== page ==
News

Kurt Ellis
3 minute read
16 Jun 2019
8:00 am

The horrors of fatherhood

Kurt Ellis

The horrors of fatherhood are unlike any you will have seen or felt before.

A friend of mine, a dedicated and devout bachelor, has found himself in a serious relationship. Earlier this week, he expressed to me an interest in getting married. He then asked me what fatherhood was like. I told him the best way I can explain it is through a horror movie.

There’s a movie called Pet Sematary that is scheduled for release in 2019. It’s actually a remake of a movie made in 1989, based on a Stephen King novel. I’ve seen the original a few times before and I loved it, so I was eager to see this re-imagining. I hadn’t seen the original in a while, so to remind myself of the plot, I decided to watch it one more time.

I had the popcorn ready with a cold beer to wash down the kernels. My wife had taken my children to my sister for a visit so I had the entire house to myself. I eased back on the couch and eagerly pressed play, ready to enjoy the gore and the fear. If you don’t know the movie, then I suggest you skip the next paragraph because there’s going to be a major spoiler.

Those who do know the film (and book) know that pretty early in the plot, the protagonist’s four-year-old son is run-over and killed by a truck. Again, I’ve seen this scene many times before and I could recall the plot well enough to know when it was coming, but this time it was different. As the scene came closer and closer, I began feeling more and more uncomfortable. The best way I can explain it is that it felt as if someone had put a sliver of ice down the collar of my shirt. The scene was fast approaching and the strange sense of panic began to increase. I couldn’t watch it. The idea of watching the scene again made me feel physically sick and I had to put the movie off before it came on.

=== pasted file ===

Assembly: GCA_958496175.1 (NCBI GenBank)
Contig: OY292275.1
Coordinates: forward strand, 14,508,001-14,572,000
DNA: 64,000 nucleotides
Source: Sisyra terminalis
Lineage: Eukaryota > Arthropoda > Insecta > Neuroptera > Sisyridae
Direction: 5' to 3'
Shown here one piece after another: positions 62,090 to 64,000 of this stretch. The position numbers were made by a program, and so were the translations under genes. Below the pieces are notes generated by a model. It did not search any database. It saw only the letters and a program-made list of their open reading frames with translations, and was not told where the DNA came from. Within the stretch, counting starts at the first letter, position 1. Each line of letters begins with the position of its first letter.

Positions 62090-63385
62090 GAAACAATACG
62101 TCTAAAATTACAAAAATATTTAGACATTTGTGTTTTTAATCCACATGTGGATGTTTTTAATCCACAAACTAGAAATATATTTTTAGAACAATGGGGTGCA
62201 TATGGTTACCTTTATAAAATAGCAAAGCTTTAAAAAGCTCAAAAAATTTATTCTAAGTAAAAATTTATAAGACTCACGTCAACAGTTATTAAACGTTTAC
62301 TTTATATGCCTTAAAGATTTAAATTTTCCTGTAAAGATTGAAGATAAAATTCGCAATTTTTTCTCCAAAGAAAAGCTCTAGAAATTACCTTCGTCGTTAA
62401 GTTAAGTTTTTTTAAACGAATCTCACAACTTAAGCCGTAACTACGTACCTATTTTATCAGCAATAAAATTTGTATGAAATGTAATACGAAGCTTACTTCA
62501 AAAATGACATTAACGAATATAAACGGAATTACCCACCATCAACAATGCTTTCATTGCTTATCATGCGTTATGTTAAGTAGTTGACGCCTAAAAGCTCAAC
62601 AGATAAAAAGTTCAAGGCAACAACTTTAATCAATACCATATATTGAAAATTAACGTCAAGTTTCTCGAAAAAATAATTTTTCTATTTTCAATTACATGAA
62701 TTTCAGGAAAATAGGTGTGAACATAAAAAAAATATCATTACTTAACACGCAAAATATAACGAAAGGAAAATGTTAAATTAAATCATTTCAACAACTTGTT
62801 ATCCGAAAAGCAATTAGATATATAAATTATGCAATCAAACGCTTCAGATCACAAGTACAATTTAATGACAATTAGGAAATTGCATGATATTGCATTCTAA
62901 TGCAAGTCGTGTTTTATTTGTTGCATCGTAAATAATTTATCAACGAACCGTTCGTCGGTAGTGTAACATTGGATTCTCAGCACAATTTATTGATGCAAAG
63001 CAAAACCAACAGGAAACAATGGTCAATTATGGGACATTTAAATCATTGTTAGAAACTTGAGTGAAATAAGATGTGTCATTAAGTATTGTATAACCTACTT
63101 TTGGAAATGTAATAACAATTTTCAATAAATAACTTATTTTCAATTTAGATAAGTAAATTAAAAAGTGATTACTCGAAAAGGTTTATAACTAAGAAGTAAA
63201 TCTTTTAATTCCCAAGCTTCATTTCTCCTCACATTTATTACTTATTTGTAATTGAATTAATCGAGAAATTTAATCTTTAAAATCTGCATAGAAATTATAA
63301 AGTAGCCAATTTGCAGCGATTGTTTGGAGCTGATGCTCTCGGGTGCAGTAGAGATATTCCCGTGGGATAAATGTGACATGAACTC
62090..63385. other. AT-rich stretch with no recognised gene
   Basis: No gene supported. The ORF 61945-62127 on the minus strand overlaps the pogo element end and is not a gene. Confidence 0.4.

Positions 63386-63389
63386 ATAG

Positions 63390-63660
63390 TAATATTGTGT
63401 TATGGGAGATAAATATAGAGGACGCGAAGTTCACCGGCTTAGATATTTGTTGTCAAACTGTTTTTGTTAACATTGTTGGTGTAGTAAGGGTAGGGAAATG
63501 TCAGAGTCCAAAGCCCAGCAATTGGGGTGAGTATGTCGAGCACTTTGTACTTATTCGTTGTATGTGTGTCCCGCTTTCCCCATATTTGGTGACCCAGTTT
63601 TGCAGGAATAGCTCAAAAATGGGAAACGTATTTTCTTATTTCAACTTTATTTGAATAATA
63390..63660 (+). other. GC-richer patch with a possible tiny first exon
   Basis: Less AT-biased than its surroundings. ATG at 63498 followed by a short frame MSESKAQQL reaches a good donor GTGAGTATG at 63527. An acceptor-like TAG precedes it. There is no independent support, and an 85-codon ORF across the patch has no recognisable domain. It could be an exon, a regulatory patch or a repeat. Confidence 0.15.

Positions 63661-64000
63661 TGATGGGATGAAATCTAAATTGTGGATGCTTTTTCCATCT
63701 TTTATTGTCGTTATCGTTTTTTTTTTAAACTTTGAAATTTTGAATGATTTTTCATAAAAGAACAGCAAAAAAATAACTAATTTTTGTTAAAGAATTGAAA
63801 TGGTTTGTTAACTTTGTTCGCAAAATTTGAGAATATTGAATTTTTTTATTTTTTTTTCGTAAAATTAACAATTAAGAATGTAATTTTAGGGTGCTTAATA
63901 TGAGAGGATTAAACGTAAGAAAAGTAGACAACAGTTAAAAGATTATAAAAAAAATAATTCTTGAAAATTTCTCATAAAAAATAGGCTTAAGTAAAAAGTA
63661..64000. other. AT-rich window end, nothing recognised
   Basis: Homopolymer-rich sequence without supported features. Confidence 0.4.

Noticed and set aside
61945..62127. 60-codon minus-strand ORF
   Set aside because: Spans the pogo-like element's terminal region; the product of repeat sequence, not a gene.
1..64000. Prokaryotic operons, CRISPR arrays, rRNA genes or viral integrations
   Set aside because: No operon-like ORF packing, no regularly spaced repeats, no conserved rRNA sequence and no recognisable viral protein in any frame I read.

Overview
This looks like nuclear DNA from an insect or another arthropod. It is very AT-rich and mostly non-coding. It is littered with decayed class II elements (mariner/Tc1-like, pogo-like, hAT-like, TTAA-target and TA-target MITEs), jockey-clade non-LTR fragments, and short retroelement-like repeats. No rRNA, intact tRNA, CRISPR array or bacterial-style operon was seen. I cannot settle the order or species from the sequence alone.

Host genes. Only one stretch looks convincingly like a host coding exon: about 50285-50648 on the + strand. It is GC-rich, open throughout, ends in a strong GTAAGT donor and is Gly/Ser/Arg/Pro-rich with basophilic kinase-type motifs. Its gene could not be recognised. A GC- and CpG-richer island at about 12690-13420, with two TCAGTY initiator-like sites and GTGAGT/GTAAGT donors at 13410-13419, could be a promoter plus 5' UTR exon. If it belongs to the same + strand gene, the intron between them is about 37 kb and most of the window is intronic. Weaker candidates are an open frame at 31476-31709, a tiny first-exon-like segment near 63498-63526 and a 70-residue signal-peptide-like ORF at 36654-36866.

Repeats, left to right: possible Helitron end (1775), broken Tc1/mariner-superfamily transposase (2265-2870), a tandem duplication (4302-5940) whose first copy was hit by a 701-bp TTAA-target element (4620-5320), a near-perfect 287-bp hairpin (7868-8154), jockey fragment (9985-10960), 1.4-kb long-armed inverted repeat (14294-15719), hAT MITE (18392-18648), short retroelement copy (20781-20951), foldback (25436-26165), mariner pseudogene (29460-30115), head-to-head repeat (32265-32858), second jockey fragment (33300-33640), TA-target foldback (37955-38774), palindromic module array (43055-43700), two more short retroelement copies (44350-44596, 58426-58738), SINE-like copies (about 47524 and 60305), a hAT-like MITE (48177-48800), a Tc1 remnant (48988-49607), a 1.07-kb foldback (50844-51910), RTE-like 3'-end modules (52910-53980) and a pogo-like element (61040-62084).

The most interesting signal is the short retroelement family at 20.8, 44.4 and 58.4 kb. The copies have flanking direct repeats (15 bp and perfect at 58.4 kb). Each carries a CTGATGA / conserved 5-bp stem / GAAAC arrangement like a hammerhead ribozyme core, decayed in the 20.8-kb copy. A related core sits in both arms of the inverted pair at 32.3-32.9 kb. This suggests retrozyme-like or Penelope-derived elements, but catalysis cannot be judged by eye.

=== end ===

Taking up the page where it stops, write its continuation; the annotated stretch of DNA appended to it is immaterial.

This is how becoming a father will change you.

This experience is the perfect metaphor for how fatherhood changes a man. Prior to the birth of my son, there was no scene in any movie that I wasn’t comfortable watching. But now, I simply can’t. Even Law and Order: Special Victims Unit has become a challenge. This is how becoming a father will change you.

Never in my life have I been so concerned about another human being’s bowel movements and so happy when they have a good one. Never have I been so excited to be woken up at two am by someone crawling over me to snuggle up to my wife.

This is what fatherhood does. You forget the lyrics to your favourite Kendrick Lamar song, but know the words of Baby Shark, Vampirina and PJ Masks. I was walking to my car a few days ago and I found myself singing the theme song to Mickey Mouse Clubhouse – HOTDOG! Becoming a father is a watershed moment that causes you amnesia. You forget the person you were before and that’s okay. I’ve traded Criminal Minds for The Lion Guard. I found Hey Duggee funnier, unbelievably, than Big Bang Theory and nothing worries me more than if my son says he’s not hungry.

This is the horror of fatherhood, and I love every minute of it. I would tell you more, but my son is currently forcing his head under my arm to see what I’m writing. HOTDOG!


FatherhoodKurt Ellis is an award-winning novelist and copywriter (he has no awards for copywriting as yet). He’s the father of two, the first of his name and protector of the realm. He describes himself as a man of four passions: Writing, Liverpool FC, Fatherhood and Mathematics. His new novel, In the Midst of Wolves, is scheduled for release in October 2019.

Website: www.kurtellis.com

Twitter: @kurtellis2

 

 

 

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